CIH: Remove stamp duty to help older people downsize

The chancellor should use next month’s budget to make better use of existing homes, increase house building and encourage higher standards of housing.

The Chartered Institute of Housing (CIH) says the government should consider removing stamp duty when older home owners who receive Pension Credit move to smaller properties, which would make downsizing more affordable for older people on low incomes and free up bigger homes for larger families.

Chief executive Grainia Long said: “When older people on lower incomes want to move from a home that has become too big and expensive for their needs, stamp duty can stand in their way. Removing stamp duty when older home owners who receive Pension Credit move to smaller properties would make downsizing more affordable and would also free up bigger homes for larger families.”

CIH said the government could also use the budget to tackle the housing crisis by taking steps to help councils build an extra 75,000 new homes, increase standards and choice in the private rented sector, and increase the rate at which homes sold under Right To Buy are replaced.

Chancellor George Osborne is due to announce the budget on 19 March.

CIH’s four-point submission calls for the government to:

– Remove stamp duty when older home owners in receipt of Pension Credit down-size to smaller properties. Removing stamp duty for older people claiming Pension Credit will make downsizing a more viable, affordable option and free up larger homes for purchase, promoting more efficient use of our national housing stock. – Allow councils to borrow more so they can build new homes.  Increasing local authority borrowing caps by £7bn would allow them to build 75,000 new homes over five years, creating 23,500 jobs and creating £5.6bn of economic activity – Look at new ways of improving standards in the private rented sector by targeting tax allowances.  Private landlords currently benefit from around £7bn of tax allowances per year for deductible expenses such as repairs and maintenance, insurance and professional fees, but these allowances do not target or incentivise higher standards. If landlords who committed to a higher level of standards benefited from an enhanced allowance, while those who did not saw their allowances stay the same or even reduce, government could incentivise higher standards without the need for additional resourcing – Amend Right to Buy rules to increase the rate at which replacement homes are built. Current rules on the money generated from Right To Buy sales mean that local authorities are often left with insufficient funds to finance the building of replacement homes. Changing the rules would ensure that councils always have enough money available to fund replacement homes while at the same time meeting the government’s target that receipts should fund no more than 30% of the cost of each new home.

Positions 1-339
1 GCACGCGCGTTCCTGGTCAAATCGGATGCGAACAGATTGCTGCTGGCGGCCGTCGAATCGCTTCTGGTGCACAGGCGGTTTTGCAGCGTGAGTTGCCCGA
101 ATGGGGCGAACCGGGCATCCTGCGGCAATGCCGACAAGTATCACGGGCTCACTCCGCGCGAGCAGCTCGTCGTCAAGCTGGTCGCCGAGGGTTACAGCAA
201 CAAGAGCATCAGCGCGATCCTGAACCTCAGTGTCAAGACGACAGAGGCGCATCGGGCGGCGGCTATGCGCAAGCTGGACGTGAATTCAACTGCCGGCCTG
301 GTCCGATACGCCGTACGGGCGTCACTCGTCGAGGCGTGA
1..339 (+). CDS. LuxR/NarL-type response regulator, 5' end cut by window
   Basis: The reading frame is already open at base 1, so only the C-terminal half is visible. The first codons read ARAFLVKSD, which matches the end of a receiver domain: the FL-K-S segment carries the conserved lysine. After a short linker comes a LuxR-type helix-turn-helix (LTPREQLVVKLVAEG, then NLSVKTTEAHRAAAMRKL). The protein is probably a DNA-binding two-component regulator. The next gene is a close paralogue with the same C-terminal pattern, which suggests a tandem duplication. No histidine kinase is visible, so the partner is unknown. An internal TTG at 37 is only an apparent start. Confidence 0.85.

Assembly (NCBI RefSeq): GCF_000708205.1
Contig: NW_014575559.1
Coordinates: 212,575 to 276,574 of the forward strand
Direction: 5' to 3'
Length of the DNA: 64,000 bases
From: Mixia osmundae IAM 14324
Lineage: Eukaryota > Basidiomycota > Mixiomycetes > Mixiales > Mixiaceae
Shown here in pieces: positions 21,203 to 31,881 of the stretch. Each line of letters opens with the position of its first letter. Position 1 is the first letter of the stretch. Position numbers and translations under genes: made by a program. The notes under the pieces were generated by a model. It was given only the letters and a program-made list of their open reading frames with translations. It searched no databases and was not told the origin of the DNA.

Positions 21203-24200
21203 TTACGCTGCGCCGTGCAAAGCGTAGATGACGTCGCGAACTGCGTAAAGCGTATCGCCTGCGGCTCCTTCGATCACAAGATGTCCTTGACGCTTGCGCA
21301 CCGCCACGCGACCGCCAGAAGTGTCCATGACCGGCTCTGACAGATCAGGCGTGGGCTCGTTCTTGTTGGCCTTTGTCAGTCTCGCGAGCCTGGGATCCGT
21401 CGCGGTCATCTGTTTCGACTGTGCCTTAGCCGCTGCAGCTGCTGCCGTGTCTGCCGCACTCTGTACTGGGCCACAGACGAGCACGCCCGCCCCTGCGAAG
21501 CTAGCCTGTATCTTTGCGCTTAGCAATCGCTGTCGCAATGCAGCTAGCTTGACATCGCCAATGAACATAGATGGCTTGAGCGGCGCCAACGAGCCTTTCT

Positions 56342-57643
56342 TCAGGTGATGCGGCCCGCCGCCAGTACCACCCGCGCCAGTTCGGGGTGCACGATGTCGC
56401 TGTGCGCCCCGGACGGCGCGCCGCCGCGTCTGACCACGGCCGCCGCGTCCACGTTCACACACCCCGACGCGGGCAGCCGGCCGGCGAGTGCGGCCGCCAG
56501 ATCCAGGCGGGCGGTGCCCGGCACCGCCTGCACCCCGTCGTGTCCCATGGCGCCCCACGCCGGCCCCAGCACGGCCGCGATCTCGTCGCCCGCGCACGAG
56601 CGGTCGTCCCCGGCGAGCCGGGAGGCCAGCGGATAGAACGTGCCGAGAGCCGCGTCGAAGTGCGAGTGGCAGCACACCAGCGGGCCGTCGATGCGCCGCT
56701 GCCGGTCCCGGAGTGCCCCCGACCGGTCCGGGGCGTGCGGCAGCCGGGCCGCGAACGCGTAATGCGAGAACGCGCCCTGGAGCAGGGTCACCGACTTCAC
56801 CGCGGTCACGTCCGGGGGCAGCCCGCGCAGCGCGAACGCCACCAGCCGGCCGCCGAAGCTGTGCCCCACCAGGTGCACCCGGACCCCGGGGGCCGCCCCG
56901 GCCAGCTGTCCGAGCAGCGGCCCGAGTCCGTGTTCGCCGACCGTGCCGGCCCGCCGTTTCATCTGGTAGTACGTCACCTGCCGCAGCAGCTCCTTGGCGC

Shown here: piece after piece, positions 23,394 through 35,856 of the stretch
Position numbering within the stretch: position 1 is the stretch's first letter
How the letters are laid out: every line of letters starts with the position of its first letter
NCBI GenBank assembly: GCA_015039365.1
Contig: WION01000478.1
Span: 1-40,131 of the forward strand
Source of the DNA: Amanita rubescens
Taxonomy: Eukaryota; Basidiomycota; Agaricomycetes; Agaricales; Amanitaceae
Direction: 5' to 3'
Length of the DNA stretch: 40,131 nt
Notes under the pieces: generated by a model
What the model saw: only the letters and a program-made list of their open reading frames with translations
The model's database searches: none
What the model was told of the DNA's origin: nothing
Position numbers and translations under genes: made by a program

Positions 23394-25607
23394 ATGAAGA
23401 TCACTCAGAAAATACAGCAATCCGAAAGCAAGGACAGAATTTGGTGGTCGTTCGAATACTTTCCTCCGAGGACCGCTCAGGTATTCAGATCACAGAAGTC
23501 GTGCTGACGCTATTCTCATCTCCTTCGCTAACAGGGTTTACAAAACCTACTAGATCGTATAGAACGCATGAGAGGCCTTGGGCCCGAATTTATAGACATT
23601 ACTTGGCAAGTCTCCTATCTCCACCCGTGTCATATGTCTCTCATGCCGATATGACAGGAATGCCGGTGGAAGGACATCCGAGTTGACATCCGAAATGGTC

Grainia Long said: “We need to build 250,000 homes a year to keep up with our growing population, but we’ve been failing to reach that target for decades – the result is a housing crisis in which millions of people are being denied access to a decent home at a price they can afford.  The budget offers the government a chance to address this and at the same time harness housing’s potential to boost economic growth.”

She added: “With more and more people living in the private rented sector – including more older people and more families with children – it’s vital that we look carefully at new ways to raise standards.

“We are concerned that the government’s claim that it can provide one new affordable home for each one sold through Right to Buy will not prove to be the case. Truly affordable housing is already at a premium – amending the rules could help increase the rate at which replacement homes are built.”

Have your say on this story using the comment section below